Saturday, March 23, 2013

Aboriginal Worldviews and Education

We are almost there!  The course Aboriginal Worldview and Education is almost over! It's one of the few xMOOCs that survived the great course purge of late 2012 (courses that I decided to drop before they started because of my time commitment issues in March). When I signed up for the course I thought that the course was about Australia and New Zealand since I had only heard of Aboriginals in that context before.  Even the course description didn't point to the fact that this was about Canadian Aboriginals.
Intended for both Aboriginal and non-Aboriginal learners, this course will explore indigenous ways of knowing and how they can benefit all students. Topics include historical, social, and political issues in Aboriginal education; terminology; cultural, spiritual and philosophical themes in Aboriginal worldviews; and how Aboriginal worldviews can inform professional programs and practices, including but not limited to the field of education.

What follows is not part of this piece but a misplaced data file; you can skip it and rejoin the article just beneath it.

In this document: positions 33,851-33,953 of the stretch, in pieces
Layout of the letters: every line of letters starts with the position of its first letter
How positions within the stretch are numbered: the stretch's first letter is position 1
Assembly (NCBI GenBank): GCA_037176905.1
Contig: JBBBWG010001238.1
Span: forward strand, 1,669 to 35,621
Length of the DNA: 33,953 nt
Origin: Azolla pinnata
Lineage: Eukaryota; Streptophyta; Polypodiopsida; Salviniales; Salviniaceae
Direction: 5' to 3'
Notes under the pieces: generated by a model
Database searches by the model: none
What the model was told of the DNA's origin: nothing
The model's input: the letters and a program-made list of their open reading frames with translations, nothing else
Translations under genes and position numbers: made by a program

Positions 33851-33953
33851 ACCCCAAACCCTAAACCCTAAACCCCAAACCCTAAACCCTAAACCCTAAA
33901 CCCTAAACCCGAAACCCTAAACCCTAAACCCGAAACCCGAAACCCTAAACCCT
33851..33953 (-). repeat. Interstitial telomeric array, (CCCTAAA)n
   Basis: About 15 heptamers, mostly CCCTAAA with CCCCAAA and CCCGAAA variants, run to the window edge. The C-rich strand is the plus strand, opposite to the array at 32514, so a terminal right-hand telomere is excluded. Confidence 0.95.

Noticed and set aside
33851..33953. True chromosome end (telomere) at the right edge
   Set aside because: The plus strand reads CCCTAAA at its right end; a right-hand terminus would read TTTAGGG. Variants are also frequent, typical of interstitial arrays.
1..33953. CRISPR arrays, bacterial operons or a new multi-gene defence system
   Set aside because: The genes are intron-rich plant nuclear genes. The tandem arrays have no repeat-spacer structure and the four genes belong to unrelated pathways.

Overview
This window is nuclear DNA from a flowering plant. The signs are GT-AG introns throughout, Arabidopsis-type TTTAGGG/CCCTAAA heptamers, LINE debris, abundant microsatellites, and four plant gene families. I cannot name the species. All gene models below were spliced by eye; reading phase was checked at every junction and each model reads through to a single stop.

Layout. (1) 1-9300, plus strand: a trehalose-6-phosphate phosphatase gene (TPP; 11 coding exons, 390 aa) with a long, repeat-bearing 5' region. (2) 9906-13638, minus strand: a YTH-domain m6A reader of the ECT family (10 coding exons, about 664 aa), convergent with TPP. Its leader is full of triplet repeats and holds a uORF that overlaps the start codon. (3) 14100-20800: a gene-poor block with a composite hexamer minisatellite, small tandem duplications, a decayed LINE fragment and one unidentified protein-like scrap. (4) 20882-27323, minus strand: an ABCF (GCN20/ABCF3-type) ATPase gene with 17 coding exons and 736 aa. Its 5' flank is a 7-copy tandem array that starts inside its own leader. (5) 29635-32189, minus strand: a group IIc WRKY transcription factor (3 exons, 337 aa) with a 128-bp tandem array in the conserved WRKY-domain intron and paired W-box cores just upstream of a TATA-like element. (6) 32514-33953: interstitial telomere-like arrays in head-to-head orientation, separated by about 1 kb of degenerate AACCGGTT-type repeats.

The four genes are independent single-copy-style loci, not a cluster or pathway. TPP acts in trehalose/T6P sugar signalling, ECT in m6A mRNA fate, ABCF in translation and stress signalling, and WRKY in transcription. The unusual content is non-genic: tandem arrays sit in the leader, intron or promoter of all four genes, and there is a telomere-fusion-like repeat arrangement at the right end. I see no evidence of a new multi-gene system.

The course and the instructor were quite interesting.  The lectures and the reading materials were engaging, and the interesting thing in this implementation of an xMOOC is that the discussion forum was organized, and each week the instructor had screen-side chats where he addressed the top 10 issues that had come up in the discussion forum during the week.  This is a  change from previous MOOCs where there wasn't really an instructor presence felt.  The other thing that was interesting was that participation in forums was worth 10% of the final grade; however it was a bit shallow in that it was counted numerically- i.e. how many posts have you posted (minimum 10) versus the quality of those posts.

The one assignment was pretty interesting, it was an Ethnographic exercise, and I've done ethnographic exercises before. I have to say that I still don't see a ton of worth in 250 word essays (other than encouraging economy of words, brevity and wordsmithing). The rubric was OK, and the two quizzes tested knowledge in the lectures. Oddly enough some lectures had not showed up before I took the quiz. I took the quiz, passed, and then went back and realized that there were lectures, which I watched.

To get a certificate in this course you needed 50% minimum.  This course does seem intro level, but when thinking about all the hopes and dreams people are putting on MOOCs, I have a hard time seeing how college credit can come from this wide variety of  grading requirements.
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